Postponing Chomsky’s current and very different views on this issue to chapter 7, I will propose that a significant component of the language system, under suitable abstractions, consists wholly of purely computational principles. The proposal requires a study of the organization of grammar, principle by principle, to see if it is valid. Since we have just traced the development of grammatical theory, it seems to me that this is the right place (while grammatical theory is still fresh in our minds) to pursue the (p.182) proposal in terms of a quick review of what we have seen so far. I will discuss the significance, including empirical motivation, of the issue in the chapters that follow.

To recapitulate (section 2.2), we may think of four kinds of rules and principles that a linguistic theory may postulate: language-specific rules (LSR), construction-specific rules (CSR), general linguistic principles (GLP), and purely computational principles (PCP). It is obvious that, for the issue of nonspecificity, only PCPs count. From that point of view, the four kinds of rules basically form two groups: linguistically specific (LSR, CSR, GLP), and linguistically nonspecific (PCP). If PCP is empty, then the language system is entirely specific. If PCP is nonempty but “poor,” then the issue of nonspecificity is uninteresting beyond language. Thus, the real question is: is PCP rich? In other words, how much of the working of CHL can be explained with PCPs alone?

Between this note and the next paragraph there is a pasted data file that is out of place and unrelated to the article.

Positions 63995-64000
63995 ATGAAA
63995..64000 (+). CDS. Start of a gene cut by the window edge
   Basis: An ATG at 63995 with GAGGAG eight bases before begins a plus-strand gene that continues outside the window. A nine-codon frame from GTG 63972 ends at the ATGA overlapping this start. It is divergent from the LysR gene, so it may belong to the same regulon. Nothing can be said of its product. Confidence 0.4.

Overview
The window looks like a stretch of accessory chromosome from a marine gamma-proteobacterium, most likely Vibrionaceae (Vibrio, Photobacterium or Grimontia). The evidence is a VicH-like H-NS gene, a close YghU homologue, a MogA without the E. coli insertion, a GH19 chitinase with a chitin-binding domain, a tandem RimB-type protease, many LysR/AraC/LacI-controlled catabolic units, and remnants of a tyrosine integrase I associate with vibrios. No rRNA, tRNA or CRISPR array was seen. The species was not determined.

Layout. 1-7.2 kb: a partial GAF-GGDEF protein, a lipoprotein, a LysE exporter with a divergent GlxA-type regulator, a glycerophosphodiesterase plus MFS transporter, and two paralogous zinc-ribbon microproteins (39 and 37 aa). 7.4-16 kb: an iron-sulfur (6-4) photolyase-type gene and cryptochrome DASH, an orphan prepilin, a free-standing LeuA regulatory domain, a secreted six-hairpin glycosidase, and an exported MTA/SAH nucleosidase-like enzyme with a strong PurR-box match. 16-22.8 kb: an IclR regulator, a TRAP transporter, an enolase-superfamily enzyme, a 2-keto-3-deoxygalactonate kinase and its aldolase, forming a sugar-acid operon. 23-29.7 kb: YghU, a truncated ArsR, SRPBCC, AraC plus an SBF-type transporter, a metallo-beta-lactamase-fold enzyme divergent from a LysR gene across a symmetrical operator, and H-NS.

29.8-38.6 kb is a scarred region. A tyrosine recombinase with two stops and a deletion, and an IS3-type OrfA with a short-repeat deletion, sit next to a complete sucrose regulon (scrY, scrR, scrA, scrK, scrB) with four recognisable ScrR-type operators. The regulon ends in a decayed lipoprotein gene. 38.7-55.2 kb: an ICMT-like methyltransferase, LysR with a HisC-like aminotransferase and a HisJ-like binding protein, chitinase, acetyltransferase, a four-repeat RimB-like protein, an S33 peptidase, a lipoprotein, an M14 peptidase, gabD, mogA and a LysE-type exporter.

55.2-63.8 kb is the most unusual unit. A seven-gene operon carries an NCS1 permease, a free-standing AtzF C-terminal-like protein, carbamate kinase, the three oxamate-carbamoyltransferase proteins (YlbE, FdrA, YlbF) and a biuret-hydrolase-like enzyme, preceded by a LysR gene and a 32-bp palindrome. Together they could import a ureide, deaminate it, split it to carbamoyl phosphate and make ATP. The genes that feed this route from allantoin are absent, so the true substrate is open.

As we saw, the principles-and-parameters framework (P&P) postulates that rules of the first two kinds, that is, LSR and CSR, may be totally absent from linguistic theory. In these terms, a linguistic theory under the P&P framework postulates just two kinds of principles, GLP and PCP. However, it is clear that just the framework is not enough for our purposes, since the framework allows both GLP and PCP. Therefore, unless a more abstract scheme is found within the P&P framework in which PCPs at least predominate, no interesting notion of nonspecificity can emerge. The issue obviously is one of grades: the more PCPs there are (and less GLPs) in CHL, the more nonspecific it is. The task then is to examine the short internal history of the P&P framework itself to see if a move towards progressively PCP-dominated conceptions of CHL can be discerned. As noted, CHL has two components: some principles and one operation. I discuss these in turn.

5.2.1 Principles

Recall the organization of grammar in G-B theory schematically represented in figure 2.1. The following principles are postulated in that grammar: Projection principle, X-bar, θ-criterion, Case filter, principles of Binding, empty category principle, subjacency, chain condition, and Full Interpretation, among others. Let us now see how the principles postulated by G-B theory fall under the suggested categories of GLP and PCP. The classification is going to be slightly arbitrary; we will see that it will not affect the general argument.